Regularly review your business’s safety performance information and ensure that contractors follow any controls or processes you introduce.
Implement an incident reporting system that extends to all contractors.
Require that contractors you often engage regularly report on safety issues, e.g. by completing safety checklists and self-audits.

If you do not take steps to ensure workers follow safe work procedures, your business may be exposed to greater liability for any health and safety incidents that occur because a worker failed to follow a safe work procedure.

If you identify a contractor’s worker who is not following a safe work procedure, you should:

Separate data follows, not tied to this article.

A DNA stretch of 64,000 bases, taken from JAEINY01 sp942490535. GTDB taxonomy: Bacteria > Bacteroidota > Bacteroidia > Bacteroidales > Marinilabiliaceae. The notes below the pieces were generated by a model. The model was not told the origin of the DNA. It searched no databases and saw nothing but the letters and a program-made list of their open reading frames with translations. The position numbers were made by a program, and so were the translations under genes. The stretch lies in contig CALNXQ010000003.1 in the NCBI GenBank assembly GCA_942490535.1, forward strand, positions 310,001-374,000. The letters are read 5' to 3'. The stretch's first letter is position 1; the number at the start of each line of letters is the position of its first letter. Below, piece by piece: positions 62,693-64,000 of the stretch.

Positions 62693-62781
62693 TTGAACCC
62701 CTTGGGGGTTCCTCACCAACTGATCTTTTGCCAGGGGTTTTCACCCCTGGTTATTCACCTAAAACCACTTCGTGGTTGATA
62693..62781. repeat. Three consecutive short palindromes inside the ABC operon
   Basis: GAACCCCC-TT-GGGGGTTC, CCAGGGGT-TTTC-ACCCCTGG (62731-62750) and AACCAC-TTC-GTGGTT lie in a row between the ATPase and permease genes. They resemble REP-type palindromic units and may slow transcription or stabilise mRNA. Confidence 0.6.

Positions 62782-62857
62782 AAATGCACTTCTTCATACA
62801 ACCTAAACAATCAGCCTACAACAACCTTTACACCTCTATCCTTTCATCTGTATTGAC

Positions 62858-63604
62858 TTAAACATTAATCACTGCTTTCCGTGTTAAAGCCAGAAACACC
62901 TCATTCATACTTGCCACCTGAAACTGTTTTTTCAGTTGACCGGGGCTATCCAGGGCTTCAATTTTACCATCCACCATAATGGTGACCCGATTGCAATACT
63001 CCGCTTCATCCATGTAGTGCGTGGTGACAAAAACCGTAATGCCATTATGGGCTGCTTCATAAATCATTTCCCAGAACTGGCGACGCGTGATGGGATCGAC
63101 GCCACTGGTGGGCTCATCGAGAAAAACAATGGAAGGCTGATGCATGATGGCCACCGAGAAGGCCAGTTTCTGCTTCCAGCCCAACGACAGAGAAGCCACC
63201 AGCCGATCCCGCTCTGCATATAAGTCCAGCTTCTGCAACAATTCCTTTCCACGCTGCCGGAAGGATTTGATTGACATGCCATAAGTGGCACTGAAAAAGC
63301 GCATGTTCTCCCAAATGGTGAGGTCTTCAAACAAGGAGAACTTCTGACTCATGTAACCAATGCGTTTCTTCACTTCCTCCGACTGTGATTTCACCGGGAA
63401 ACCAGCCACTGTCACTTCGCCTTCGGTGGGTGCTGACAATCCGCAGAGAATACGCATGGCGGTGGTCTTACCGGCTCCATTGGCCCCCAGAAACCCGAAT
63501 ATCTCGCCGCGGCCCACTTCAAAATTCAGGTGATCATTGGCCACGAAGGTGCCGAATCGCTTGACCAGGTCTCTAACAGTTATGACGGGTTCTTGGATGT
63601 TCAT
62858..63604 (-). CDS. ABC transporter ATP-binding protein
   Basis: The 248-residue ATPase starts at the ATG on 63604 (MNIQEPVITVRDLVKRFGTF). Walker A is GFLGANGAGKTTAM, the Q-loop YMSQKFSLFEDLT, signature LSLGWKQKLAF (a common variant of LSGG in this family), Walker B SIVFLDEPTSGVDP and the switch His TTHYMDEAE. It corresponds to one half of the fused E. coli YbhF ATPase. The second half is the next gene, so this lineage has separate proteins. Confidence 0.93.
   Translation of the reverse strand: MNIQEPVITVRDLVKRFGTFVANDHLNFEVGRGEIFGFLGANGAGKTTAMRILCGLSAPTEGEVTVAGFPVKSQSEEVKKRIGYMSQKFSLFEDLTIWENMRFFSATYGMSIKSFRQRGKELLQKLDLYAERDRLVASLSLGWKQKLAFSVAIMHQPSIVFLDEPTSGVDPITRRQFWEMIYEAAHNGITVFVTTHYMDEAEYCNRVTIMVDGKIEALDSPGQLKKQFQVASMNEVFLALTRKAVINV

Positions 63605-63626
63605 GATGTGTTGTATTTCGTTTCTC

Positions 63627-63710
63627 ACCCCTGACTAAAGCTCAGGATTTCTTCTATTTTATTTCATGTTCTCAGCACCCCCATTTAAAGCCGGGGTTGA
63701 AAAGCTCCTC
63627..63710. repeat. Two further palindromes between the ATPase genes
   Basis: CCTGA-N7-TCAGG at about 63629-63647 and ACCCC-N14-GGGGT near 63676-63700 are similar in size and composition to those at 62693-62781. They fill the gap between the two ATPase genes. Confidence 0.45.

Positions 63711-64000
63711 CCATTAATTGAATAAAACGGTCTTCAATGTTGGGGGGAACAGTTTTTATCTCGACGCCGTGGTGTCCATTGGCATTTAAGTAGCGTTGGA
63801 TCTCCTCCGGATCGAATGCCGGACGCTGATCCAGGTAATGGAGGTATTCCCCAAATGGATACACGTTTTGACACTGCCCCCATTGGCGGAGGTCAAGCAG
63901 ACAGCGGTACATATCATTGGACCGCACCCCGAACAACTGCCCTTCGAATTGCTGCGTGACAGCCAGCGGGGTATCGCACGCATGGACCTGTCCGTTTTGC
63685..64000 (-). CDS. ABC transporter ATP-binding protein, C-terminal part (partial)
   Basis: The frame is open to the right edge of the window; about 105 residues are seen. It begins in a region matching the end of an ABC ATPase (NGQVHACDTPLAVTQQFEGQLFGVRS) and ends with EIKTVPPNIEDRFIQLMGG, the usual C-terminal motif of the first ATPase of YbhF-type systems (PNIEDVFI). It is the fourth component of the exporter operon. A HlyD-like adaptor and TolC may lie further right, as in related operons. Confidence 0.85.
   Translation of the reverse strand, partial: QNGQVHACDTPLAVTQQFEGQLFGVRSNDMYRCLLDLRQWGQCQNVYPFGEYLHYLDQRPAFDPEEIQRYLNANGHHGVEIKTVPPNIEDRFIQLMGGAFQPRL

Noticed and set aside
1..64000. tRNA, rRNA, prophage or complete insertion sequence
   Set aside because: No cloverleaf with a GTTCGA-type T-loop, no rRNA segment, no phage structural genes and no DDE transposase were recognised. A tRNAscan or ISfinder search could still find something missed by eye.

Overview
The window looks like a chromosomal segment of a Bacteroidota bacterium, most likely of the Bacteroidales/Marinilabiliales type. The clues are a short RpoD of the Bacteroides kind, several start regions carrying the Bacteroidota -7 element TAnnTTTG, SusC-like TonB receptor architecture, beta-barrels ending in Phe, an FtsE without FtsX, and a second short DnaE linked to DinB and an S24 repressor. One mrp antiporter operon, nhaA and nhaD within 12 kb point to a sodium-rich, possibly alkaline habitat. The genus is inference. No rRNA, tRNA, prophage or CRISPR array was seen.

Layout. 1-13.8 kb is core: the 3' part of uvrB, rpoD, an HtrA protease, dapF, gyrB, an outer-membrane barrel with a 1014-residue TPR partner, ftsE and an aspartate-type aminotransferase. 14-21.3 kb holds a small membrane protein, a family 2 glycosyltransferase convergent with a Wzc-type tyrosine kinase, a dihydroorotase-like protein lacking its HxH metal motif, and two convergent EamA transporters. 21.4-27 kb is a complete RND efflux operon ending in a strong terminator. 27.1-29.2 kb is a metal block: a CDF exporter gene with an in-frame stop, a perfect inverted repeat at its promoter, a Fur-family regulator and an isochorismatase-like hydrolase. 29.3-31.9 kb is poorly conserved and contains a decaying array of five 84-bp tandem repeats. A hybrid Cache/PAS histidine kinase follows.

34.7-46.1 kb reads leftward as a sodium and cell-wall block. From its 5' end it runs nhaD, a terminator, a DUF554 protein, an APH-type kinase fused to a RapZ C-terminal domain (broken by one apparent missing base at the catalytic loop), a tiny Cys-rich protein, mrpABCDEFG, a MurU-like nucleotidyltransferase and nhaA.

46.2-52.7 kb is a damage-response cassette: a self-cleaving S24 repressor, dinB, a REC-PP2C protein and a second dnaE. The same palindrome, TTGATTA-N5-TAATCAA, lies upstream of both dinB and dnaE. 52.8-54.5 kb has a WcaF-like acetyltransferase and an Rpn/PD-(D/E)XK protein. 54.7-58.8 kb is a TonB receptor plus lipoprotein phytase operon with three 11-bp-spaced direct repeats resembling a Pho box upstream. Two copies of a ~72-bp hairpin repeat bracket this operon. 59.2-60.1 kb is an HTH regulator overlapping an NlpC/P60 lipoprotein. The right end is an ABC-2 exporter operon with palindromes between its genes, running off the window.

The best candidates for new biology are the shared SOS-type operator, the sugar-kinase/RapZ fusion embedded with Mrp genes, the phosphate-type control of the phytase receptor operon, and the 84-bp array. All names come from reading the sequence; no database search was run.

• require the worker to immediately stop performing the work until the issue can be addressed;
  • discuss the issue with the worker’s employer, i.e. the contractor your business has engaged, and require the contractor to reinforce the safe work procedure with the worker and any other workers they engage who are doing the same activity;
  • observe the worker again to check whether they are performing the task safely; and
  • follow up with the contractor to check what steps they are taking to ensure that all workers in the area perform work in a safe manner.

Learn more in the Health & Safety Handbook

In chapter C1 Contractors in the Health & Safety Handbook, we detail everything you need to know about your health and safety responsibilities relating to contractors.